Universal Avionics To Fix, Update Dassault FalconEye Systems
Arizona-based Universal Avionics has added repair services for Dassault Aviation’s FalconEye Combined Vision System (CVS) at its Part 145 Repair Station in Tucson.
Universal CEO Dror Yahav told Avionics International that the company, a subsidiary of Ebit Systems, is deploying “very sophisticated” equipment to diagnose and fix problems with FalconEye systems and has the knowledge and facilities to repair the six-sensor camera-driven CVS, typically on a five-day timeframe.
One critical factor is to have the necessary equipment to recalibrate FalconEye systems before returning them to in-service operations, he explained: “We have six different images that in the end have been fused into one big image and … when you touch the camera [for repair purposes], the whole thing just goes out of balance. So, you need to make sure that all six sensors are aligned.”
It is not just repair work that will be performed, Yahav noted, pointing to regular upgrades needed. “The FalconEye continues to evolve and we have new software improving the camera, solving other issues,” he said. “We are getting units here that need to be upgraded, but also units that come here for a problem or malfunction. In any case, every unit that comes in needs to be fully calibrated all over again [before it is returned] because whenever we touch it, then we need to make sure that it’s fully calibrated.”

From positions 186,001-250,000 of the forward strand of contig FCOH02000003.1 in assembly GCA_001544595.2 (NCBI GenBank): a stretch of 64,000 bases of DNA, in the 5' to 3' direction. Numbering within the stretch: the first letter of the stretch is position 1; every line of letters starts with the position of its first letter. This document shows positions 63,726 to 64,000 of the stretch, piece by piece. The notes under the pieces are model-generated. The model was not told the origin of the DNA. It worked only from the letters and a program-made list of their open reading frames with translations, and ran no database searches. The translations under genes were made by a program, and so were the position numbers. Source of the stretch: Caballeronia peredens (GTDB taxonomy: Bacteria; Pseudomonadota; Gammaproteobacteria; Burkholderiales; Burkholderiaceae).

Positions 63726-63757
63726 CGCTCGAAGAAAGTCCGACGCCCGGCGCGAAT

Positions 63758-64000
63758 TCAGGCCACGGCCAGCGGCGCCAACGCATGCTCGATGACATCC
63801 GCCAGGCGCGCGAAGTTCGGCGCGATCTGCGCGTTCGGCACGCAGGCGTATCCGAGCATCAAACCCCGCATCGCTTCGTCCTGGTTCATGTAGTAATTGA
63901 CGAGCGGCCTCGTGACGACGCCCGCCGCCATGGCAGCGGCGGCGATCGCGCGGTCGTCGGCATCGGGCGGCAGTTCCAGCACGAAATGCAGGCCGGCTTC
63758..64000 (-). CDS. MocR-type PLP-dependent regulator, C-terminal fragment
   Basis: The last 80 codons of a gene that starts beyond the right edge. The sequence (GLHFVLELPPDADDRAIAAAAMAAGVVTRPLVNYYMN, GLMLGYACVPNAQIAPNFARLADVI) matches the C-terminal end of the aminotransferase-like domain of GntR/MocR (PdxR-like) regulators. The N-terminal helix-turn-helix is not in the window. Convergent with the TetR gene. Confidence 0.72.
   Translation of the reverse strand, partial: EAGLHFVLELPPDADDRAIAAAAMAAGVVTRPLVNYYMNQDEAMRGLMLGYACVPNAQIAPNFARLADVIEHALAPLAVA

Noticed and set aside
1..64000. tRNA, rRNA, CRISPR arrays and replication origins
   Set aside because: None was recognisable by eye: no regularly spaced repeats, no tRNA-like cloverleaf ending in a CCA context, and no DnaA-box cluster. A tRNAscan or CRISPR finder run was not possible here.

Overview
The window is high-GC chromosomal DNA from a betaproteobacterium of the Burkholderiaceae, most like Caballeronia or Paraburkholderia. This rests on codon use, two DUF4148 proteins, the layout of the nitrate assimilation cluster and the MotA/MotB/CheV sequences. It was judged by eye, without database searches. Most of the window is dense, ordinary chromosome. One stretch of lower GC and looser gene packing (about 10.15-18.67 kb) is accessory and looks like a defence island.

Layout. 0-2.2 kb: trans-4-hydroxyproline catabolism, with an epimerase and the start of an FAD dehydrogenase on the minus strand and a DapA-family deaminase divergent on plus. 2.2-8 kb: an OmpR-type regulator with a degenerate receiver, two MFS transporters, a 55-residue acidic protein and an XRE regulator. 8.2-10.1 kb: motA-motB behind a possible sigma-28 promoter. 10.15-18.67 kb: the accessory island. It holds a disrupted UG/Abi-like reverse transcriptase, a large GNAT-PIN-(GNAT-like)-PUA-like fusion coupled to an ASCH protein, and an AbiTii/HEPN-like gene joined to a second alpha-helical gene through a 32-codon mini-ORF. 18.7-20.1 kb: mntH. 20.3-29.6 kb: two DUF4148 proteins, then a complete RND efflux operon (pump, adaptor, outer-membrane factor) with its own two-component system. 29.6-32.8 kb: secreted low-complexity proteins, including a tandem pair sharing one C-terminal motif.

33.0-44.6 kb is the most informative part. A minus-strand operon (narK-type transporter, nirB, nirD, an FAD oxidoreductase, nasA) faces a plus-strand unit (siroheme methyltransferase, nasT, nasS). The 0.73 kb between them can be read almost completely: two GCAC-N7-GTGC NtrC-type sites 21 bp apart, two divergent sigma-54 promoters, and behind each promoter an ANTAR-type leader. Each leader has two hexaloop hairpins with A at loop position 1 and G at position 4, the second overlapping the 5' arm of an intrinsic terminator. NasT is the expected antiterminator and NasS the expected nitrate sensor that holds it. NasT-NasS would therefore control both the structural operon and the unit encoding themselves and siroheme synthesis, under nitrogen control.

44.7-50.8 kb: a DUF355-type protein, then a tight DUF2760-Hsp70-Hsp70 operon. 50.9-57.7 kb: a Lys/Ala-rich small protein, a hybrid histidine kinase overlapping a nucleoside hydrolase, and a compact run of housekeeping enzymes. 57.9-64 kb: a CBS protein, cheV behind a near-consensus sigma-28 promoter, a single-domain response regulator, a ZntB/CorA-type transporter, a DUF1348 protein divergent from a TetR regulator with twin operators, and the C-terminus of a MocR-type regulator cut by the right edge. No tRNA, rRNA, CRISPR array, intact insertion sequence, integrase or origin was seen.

Yahav said the FalconEye CVS is a level up in technology compared to more traditional flight vision systems. “Our traditional cameras are one-sensor cameras,” he explained. “Because they are one-sensor cameras … you don’t really need to align it to anything. So, it’s much more complicated than the cameras we are currently maintaining.”
Universal said in a statement announcing FalconEye’s addition to its repair portfolio that the Dassault system “uses synthetic, database-driven terrain mapping with multi-sensor camera inputs to provide pilots with enhanced situational awareness through its heads-up display.”
According to Dassault, FalconEye displays a high-definition, synthetic 40-degree horizontal by 30-degree vertical field of view “with no tunnel vision effects.” The six sensors allow images to be produced from “near-visible and infrared spectrums,” Dassault said in a description on its website, noting that one of the six sensors “can detect LED runway lighting before our naked eyes are able to.”
Universal said its FalconEye repair capabilities give North American operators of Falcon family business jets “local and comprehensive support” for the CVS. Dassault reported it booked 64 net Falcon jet orders in 2022.
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